Before lawmakers grilled SEC Chairwoman Mary L. Schapiro on Thursday on whether she mishandled of a conflict of interest, one of her leading critics chatted amiably with her and shared some sympathetic words.
House Republicans want to know more about Securities and Exchange Commission general counsel David M. Becker's entanglement in Bernard Madoff's Ponzi scheme. In a letter to SEC chairman Mary Schapiro Thursday, four senior Republicans on the House Financial Services Committee, including Chairman Spencer Bachus of Alabama, asked questions probing whether the matter created any conflict of interest at the agency.
U.S. regulators are preparing to sanction some of the 14 largest, federally regulated banks for "critical deficiencies and shortcomings" in foreclosure procedures, Acting Comptroller of the Currency John Walsh testified on Thursday. In remarks before the Senate Banking Committee, Walsh said that a multi-agency task force had concluded its examination of the banks and found violations of state and local foreclosures laws, regulations and rules.
As part of the Dodd-Frank Wall Street reform law meant to prevent future crises, Congress last year demanded a new system of regulation for the financial instruments known as derivatives. Now a battle is brewing over the details of that regulatory regime. Tuesday, a House committee operating under the new Republican majority is examining how regulators are writing rules that could determine the safety, efficiency and cost of derivatives. The House Financial Services Committee is giving businesses a forum to air complaints that the emerging rules may be too confining.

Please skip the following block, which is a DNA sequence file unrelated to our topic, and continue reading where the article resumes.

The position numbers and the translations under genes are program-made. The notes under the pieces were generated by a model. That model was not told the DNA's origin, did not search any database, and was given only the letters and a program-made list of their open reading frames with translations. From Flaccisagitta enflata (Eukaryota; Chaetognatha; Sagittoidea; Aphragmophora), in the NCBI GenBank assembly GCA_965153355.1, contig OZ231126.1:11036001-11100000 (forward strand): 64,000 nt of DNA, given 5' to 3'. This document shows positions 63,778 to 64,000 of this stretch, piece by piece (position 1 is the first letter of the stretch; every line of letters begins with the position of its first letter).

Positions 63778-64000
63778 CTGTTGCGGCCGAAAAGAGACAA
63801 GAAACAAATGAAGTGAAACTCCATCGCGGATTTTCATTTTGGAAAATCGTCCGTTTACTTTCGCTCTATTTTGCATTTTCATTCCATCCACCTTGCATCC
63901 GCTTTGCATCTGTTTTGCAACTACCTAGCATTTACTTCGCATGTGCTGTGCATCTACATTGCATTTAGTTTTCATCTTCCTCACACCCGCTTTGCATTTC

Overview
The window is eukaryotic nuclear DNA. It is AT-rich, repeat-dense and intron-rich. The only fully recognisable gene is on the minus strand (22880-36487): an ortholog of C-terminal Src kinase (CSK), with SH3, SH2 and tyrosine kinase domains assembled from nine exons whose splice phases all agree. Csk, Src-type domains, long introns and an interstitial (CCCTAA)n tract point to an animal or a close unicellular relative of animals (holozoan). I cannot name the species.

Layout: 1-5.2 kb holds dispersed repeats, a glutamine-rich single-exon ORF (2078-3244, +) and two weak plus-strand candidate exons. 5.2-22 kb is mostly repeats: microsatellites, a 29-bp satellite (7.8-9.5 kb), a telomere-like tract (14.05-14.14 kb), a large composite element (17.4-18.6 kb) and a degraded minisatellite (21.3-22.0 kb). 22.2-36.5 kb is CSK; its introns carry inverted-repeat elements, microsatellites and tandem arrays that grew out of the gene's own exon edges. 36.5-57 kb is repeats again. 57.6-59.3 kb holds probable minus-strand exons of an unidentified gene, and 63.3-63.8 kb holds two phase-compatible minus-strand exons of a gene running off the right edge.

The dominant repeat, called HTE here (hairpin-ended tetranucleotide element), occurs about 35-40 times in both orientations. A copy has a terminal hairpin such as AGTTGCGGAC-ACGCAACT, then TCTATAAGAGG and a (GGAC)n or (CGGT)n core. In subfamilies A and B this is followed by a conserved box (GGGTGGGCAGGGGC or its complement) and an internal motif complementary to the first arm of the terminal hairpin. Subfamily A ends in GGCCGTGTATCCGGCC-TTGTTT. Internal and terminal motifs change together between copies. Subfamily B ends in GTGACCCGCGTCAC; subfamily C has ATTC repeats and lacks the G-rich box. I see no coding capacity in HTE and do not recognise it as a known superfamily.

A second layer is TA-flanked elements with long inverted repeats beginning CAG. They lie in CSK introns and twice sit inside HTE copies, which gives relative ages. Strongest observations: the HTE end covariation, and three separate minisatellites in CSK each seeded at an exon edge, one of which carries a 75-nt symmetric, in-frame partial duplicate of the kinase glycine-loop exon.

The Obama administration today released a white paper that proposes winding down mortgage giants Fannie Mae and Freddie Mac and putting new measures in place that would lessen government's role in the housing finance system. The Post's Zach Goldfarb has a full report on the plan and its potential impact. The long-anticipated report has prompted responses and assessments from politicians, industry groups and analysts in Washington and beyond. Here's a look at some of them.
Business leaders vented their frustrations with government regulations on Thursday at a committee hearing chaired by Rep. Darrell Issa (R-Calif.), while Democratic lawmakers on the panel argued that some government rules are necessary to protect public health and safety. Eight business representatives gave testimony at the House Oversight and Government Reform Committee hearing, at which they pointed to a host of regulations across the federal government that they said adversely affected job growth. Their targets ranged from financial regulatory reform provisions to transportation, labor, environmental and energy rules.